- The Washington Times - Wednesday, October 29, 2003

After more than 880 days since President Bush nominated him, Judge Charles Pickering’s nomination to the U.S. Court of Appeals is finally, and properly, before the Senate.Including 24 currently serving Democrats, the Senate unanimously confirmed him to the U.S. District Court in 1990.The case for the same result now is compelling.

First, Judge Pickering is a good and decent man. His most deeply- held beliefs, including the religious ones some find so troubling, commit him to fairness, justice and respect.He worked for racial equality long before it was popular, testifying against the Ku Klux Klan, sending his own children to Mississippi’s first integrated public schools, and today serving on the board of the University of Mississippi’s Institute for Racial Reconciliation.Judge Pickering has served his community throughout his life, chairing his home county’s March of Dimes and Red Cross campaigns, as well as its Heart Fund, United Givers Fund and Drug Education Council.

Second, Judge Pickering is highly qualified.He graduated at the top of his law school class and practiced law, both civil and criminal, for nearly three decades.The American Bar Association gave him its highest “Well Qualified” rating for appointment to the U.S. District Court, and now, to the U.S. Court of Appeals. Not only does he have more than a decade of experience on the federal trial bench, but he has also served in leadership positions within the judicial branch.

Third, Judge Pickering has wide, bipartisan support.His strongest support, from across the political spectrum, comes from those who know him best.Every Democratic statewide elected official in Mississippi signed a letter stating that “Judge Pickering’s record demonstrates his commitment to equal protection, equal rights and fairness for all.”State Rep. Philip West, chairman of the Legislative Black Caucus and past vice president of the Mississippi NAACP, and James Charles Evers, brother of slain civil rights activist Medger Evers, are among his most vocal backers.

Fourth, the arguments against Judge Pickering either fail under even a little scrutiny or are nothing but cloaked ideological litmus tests. His opponents obsess about a case in which Judge Pickering sought criminal sentences for co-defendants that were proportional both to their crimes and to each other. This is every trial judge’s obligation, and is consistent with Judge Pickering’s pattern of leniency for first-time offenders. Had this case not involved burning a cross, his opponents would have breezed past it in their search for ammunition.The fact that it did shows only that Judge Pickering approaches cases consistently and properly, whether they involve the ordinary or the outrageous.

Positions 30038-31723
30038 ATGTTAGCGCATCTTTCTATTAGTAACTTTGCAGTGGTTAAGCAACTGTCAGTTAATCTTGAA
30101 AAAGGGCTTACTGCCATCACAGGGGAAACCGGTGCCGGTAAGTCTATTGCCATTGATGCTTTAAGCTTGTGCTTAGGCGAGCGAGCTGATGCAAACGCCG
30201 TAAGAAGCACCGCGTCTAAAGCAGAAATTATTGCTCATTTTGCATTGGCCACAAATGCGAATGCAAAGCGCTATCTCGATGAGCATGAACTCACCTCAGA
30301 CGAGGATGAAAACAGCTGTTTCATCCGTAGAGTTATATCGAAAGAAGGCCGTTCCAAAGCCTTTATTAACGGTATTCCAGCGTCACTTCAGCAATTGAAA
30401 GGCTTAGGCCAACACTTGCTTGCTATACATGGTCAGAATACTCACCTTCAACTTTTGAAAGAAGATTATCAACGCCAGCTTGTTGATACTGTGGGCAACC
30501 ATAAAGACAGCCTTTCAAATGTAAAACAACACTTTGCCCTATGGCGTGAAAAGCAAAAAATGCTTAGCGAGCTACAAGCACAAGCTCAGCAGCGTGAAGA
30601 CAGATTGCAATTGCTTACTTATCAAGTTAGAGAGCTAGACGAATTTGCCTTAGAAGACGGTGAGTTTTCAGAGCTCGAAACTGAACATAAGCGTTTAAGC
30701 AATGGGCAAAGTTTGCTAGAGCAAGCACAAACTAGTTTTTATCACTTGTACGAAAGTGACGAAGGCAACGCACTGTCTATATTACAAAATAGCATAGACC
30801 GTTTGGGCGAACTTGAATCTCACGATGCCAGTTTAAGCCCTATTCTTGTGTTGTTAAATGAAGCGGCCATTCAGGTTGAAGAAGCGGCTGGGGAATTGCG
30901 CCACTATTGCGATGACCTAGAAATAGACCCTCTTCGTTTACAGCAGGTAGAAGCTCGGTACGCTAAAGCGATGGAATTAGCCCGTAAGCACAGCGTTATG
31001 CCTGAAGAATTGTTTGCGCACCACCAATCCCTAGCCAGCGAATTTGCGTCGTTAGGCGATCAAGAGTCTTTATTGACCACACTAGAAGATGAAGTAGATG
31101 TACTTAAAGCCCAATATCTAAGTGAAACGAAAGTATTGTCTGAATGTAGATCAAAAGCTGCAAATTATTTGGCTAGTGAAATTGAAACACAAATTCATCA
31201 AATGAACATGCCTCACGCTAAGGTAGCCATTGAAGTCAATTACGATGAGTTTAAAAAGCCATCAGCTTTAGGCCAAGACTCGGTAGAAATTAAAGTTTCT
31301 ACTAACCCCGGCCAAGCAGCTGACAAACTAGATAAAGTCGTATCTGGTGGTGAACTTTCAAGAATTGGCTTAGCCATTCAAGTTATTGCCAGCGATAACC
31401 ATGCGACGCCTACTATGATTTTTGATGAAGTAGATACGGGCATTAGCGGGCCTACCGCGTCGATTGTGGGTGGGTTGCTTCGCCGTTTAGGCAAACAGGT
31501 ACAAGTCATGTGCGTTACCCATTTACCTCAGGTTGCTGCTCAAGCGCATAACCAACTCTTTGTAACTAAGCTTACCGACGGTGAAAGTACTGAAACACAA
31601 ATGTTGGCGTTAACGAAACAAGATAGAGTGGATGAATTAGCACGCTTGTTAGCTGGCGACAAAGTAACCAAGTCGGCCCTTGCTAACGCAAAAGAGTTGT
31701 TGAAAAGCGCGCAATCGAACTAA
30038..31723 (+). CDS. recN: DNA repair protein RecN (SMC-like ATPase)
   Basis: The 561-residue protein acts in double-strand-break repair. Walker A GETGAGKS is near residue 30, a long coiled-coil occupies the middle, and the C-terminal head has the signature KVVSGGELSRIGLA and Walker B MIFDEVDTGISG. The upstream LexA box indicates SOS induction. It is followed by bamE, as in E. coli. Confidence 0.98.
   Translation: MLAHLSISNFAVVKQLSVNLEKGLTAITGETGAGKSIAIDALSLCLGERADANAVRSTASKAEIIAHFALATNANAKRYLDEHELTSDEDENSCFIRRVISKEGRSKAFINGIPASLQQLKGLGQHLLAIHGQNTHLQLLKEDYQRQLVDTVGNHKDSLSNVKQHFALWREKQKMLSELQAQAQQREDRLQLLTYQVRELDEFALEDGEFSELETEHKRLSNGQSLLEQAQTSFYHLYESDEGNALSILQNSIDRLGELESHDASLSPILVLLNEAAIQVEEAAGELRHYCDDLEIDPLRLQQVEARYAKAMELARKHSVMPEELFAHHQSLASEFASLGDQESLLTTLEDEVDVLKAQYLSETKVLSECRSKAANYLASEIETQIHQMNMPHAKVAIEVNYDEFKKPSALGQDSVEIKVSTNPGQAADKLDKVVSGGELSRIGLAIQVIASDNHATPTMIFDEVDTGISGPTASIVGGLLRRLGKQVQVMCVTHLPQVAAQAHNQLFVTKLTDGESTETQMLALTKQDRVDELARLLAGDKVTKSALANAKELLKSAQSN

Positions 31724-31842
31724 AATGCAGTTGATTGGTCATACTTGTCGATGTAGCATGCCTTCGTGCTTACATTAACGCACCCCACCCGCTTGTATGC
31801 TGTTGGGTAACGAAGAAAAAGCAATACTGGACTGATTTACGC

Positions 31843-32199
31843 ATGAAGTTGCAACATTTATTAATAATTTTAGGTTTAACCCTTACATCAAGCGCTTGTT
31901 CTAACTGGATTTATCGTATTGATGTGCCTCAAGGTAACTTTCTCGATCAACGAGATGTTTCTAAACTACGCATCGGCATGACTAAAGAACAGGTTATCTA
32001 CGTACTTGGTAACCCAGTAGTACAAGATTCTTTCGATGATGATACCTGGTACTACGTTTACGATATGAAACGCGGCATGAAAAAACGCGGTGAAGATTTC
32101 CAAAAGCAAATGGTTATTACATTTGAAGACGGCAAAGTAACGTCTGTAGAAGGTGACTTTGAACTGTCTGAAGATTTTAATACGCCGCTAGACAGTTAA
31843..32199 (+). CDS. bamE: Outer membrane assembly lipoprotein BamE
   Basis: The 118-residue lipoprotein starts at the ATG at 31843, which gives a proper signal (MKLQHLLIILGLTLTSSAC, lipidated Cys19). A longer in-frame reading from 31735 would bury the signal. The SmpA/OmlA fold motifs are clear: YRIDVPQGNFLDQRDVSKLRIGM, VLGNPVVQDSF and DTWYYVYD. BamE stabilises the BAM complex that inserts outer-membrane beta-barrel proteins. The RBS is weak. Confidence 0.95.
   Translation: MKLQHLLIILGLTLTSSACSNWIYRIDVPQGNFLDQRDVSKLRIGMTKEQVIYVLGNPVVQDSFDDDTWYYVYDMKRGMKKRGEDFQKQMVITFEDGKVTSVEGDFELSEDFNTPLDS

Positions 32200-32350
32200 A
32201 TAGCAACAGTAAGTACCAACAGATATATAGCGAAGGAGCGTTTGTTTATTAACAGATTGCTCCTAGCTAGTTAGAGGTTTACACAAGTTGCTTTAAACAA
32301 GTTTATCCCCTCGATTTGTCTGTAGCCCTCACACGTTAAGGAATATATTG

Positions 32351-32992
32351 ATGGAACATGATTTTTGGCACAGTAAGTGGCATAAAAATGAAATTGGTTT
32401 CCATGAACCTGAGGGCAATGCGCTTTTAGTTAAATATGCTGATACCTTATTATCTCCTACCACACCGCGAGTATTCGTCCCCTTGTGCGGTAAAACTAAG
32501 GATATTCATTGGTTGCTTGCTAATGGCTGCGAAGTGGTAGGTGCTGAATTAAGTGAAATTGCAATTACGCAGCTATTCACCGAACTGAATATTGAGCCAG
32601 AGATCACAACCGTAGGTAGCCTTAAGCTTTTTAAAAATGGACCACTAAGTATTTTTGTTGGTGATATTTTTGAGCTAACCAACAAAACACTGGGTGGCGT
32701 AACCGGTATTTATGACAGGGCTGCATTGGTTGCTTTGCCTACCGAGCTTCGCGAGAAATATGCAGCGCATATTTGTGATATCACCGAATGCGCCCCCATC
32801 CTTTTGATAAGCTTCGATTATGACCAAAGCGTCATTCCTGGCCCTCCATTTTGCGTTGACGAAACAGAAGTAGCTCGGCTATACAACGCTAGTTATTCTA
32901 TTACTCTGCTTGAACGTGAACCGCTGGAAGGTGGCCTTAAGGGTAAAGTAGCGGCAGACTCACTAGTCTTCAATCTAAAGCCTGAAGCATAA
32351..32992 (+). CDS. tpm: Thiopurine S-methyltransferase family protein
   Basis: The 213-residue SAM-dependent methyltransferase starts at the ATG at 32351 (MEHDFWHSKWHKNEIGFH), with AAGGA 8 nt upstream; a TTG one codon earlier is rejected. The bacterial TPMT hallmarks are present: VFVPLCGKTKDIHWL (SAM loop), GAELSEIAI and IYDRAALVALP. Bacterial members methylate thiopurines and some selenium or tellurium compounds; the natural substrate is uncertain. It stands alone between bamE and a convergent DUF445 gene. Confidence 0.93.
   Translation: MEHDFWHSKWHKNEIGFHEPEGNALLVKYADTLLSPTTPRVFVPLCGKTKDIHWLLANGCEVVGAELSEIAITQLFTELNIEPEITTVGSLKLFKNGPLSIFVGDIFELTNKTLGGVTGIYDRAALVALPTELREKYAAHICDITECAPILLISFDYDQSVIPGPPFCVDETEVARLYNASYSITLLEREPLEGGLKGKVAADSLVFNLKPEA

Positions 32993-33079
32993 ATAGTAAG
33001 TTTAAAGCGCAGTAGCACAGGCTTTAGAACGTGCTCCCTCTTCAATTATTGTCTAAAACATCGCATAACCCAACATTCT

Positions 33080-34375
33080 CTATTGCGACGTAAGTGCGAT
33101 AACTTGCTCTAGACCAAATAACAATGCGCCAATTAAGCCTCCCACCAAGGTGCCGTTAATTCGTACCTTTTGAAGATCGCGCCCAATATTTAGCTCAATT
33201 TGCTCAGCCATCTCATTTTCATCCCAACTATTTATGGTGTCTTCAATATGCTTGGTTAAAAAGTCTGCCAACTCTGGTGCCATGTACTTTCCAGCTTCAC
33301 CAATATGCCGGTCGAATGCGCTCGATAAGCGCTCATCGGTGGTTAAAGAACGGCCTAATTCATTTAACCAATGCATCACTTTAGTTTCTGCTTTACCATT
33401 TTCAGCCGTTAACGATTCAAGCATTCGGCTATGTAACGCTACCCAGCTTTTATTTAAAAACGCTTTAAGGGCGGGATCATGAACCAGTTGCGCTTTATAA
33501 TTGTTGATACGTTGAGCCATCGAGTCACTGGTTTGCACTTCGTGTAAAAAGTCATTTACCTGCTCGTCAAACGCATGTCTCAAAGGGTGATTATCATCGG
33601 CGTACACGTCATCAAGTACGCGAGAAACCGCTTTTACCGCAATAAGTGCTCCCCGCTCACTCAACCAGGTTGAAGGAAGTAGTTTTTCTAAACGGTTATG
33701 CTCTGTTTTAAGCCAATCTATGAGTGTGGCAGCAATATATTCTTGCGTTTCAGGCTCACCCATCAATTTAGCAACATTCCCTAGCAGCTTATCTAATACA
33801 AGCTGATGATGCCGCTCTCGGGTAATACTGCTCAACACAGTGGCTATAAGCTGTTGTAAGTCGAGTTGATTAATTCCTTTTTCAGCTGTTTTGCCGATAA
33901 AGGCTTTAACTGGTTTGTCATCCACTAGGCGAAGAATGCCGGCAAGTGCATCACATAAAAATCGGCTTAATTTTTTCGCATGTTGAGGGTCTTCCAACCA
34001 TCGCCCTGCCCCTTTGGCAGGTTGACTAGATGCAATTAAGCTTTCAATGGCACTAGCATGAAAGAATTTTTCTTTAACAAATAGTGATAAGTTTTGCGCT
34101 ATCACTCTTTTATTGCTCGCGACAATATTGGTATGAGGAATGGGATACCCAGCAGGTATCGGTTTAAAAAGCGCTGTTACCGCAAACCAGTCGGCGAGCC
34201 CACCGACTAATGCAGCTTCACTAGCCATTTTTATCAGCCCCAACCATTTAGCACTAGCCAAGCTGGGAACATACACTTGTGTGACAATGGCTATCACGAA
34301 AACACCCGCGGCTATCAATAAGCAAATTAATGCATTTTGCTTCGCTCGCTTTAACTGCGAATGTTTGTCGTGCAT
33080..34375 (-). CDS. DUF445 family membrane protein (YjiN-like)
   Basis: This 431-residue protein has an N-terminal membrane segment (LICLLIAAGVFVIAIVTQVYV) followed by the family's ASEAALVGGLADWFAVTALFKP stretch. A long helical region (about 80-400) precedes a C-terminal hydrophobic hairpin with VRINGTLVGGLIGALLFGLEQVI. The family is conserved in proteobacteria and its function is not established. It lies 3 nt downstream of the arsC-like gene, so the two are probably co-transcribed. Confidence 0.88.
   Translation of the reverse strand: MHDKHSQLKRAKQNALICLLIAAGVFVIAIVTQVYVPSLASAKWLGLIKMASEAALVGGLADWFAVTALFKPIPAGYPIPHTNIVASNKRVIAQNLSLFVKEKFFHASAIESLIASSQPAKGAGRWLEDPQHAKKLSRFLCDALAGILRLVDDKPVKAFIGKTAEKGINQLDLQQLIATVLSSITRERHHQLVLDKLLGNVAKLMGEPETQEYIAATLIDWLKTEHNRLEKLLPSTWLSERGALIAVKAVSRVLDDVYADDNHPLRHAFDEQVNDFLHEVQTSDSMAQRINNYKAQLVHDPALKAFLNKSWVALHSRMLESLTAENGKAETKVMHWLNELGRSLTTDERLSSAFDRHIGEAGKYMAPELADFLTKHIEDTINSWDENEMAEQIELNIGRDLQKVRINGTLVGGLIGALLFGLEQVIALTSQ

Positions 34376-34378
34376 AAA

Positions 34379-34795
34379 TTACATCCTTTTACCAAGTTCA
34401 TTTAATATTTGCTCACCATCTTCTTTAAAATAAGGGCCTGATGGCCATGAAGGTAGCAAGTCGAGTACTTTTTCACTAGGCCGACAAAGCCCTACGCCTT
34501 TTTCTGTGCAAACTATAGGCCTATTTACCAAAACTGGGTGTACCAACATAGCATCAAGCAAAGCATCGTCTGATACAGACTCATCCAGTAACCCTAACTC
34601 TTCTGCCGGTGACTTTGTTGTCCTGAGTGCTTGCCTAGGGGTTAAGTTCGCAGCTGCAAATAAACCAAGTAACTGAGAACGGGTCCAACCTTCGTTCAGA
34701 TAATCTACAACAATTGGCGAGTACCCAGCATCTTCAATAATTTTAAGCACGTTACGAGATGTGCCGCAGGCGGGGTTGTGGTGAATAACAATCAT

His opponents observe that some of Judge Pickering’s decisions have been reversed on appeal. This fact alone means nothing; most judges get reversed at some point. At the time of his hearing, only 26 of his more than 4,000 decisions had been reversed, a rate lower than district judges nationwide, or even within the Fifth Circuit.You can bet that if his opponents liked the decisions being reversed, they would be condemning the appeals court rather than Judge Pickering.

His opponents similarly accuse Judge Pickering of ignoring “well-settled principles of law.”Whether a principle is well-settled, and whether this even matters, often depends on whether one likes the principle involved.These groups often praise judges who blaze new ideological trails, chart new ground and render very unsettling rulings.The bottom line is that Judge Pickering fails his opponents’ ideological litmus test.

As we all know by now, abortion is these groups’ most important litmus test. The New York Times editorialized on Oct. 1 against Judge Pickering because of his “troubling record of opposing abortion rights.”Since Judge Pickering has never ruled on an abortion case, the only such “record” is his personal views.Like millions of Americans (and that number is steadily climbing), Judge Pickering is personally pro-life.So let’s be clear about one thing: At the end of the day, Judge Pickering’s opponents believe that personal opposition to abortion disqualifies him from federal judicial service. I believe that is an unacceptable standard for confirming judges.

All the arguments are on the table.As Senate Minority Leader Tom Daschle put it, “In Mr. Pickering’s case, we know the record.” It’s time to vote.

Sen. Orrin G. Hatch, UtahRepublican, is chairman of the Senate Judiciary Committee.

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